Homogeneous or differentiated products – There is no set standard about homogeneity or differentiation of the product/service. It varies from one industry to another. In telecom, the product is homogeneous, as all the companies provide network for wireless telecommunication. But there are other examples like leather industry, companies deal in leather products but there product lines are different, like one company makes jackets, the other makes shoes, others deal in belt and bags, but all are part of the leather industry. The service that is offered in telecom is identical and completely homogeneous.
Non price competition – The competition in oligopoly is not restricted just to price. Non-price competition in telecom includes competition over (a) better coverage of network (b) celebrity endorsements (c) branding (d) aggressive advertising techniques (e) better customer service (f) diversifying into related product line. Non price competition occurs because of the fear of price wars eventually affecting the revenue of a particular firm and also the industry as a whole. In oligopoly non price competition is taken as a grave area of competition. The core behind non price competition is the difficulty faced by competitors to counter techniques like aggressive advertising, personal selling, or improvement in the service. The risk associated with non-price competition is the acceptance of changed product by the existing consumers. But, on the flipside the consumers do get a better product at the same price. It leads to innovative behaviour. Example – Airtel has always endorsed Bollywood superstars to attract masses. Superstars like Sharukh Khan and Amitabh Bachchan are associated with the brand for a long time. Whereas, Vodafone has never endorsed celebrities to the brand and has rather created animated characters called Zoozoos for its strong advertising campaign which created a ‘buzz’ in the market. Both the companies have indulged in non-price competition of advertising just to lure consumers and target a larger market share.
Ability to set price – Unlike perfect competition, the dominant firms in oligopoly have the advantage to set the price. The nature of oligopoly is such, that industry is the price setter rather than price taker. The only condition to it is that all the firms have to be more or less consistent with the price. 
Perfect competition, is the most competitive form of economic structure. Pure Perfect competition hardly exists.  Perfect competition means a state of affairs in which the demand for the output of an individual seller is perfectly elastic. In other words we can say that at any hike in price of the product demanded will result in loss of a particular firm as the consumer will shift to the other supplier as he gets the same product at a lesser price.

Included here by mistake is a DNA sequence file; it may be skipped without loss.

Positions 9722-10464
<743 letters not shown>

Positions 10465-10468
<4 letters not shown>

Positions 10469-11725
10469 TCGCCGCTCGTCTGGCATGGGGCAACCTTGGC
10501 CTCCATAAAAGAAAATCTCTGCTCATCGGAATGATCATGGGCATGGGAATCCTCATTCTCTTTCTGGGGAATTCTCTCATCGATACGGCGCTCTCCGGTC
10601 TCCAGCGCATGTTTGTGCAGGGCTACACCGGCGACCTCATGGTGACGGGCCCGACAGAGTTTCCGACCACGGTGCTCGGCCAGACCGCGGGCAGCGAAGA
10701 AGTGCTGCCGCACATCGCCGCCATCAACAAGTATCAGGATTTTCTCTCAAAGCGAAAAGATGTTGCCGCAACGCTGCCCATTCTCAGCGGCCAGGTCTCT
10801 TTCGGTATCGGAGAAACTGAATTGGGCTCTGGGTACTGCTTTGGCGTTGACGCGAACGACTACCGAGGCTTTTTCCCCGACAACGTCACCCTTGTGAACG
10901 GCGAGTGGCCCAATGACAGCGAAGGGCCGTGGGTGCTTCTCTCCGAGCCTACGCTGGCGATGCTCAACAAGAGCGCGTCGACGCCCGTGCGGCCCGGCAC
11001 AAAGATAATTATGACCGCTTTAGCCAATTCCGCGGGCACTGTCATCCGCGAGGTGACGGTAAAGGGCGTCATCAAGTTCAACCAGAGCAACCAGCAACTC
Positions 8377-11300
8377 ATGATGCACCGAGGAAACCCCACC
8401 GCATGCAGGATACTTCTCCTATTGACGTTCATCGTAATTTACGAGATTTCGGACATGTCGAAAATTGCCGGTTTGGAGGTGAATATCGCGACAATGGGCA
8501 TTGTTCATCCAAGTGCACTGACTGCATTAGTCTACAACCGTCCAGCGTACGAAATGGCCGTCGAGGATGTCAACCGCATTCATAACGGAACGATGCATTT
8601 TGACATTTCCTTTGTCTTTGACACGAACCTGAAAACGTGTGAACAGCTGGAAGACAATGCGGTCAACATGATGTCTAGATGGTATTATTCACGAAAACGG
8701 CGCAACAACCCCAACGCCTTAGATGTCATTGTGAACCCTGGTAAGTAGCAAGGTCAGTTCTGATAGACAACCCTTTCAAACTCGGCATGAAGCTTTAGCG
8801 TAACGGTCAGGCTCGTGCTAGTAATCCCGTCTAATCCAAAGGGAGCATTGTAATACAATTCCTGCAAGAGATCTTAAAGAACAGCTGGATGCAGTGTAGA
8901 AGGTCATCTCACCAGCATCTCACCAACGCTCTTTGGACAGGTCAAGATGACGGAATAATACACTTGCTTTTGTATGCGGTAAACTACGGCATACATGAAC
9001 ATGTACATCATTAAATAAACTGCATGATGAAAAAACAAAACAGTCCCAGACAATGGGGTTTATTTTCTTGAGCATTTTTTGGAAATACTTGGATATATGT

ASSUMPTIONS (in contrast with assumptions to oligopoly)
Many buyers and sellers – Under perfect competition, there are many buyers and sellers. Each seller is too small to influence the price of the commodity through a change in its price; each firm is a price taker. As the firms are relatively smaller, each produces an insignificant portion of the total market supply thus having no control over the market prices of the product.
Homogeneous product – The product sold in the market is an identical (homogeneous) product. Same product is being produced to be sold in the market by each firm. The product can be perceived as a perfect substitute. This feature creates a perfectly elastic demand for the product.
No entry or exit barriers – Unlike the assumption of oligopoly, perfect competition does not have any barriers to enter or exit the industry. Market is open to any firm who chooses to be a seller of the product. There are no super normal profits in the long run, they can be enjoyed by firms only in the short run. Easy access by the new competitors in the industry affects the super profit equilibrium in the long run.
Perfect information – It is assumed that every buyer and every seller in the market knows everything about the product. If any firm charges a price higher than the market price, the consumers will move towards the product of other firms. The sellers have all the information and have equal access to the resources such as technology used by the other firm.
EXCLUSIVE ASSUMPTIONS TO OLIGOPOLY
Kinked demand curve – This is the most distinct feature of oligopoly. The kinked demand curve advocates two things about a firm’s demand curve. Each firm’s demand curve is kinked at the prevailing price.
If any firm raises the price above the existing price, the competitors will not follow this change and the firm will lose the market share. This would cause the consumers to shift to the suppliers providing the same service for a lesser price.
If any firm lowers its price below the prevailing market price, the competitors will also try and match the price to retain the market share. Hence the firm’s total revenue will decrease and output will just increase marginally.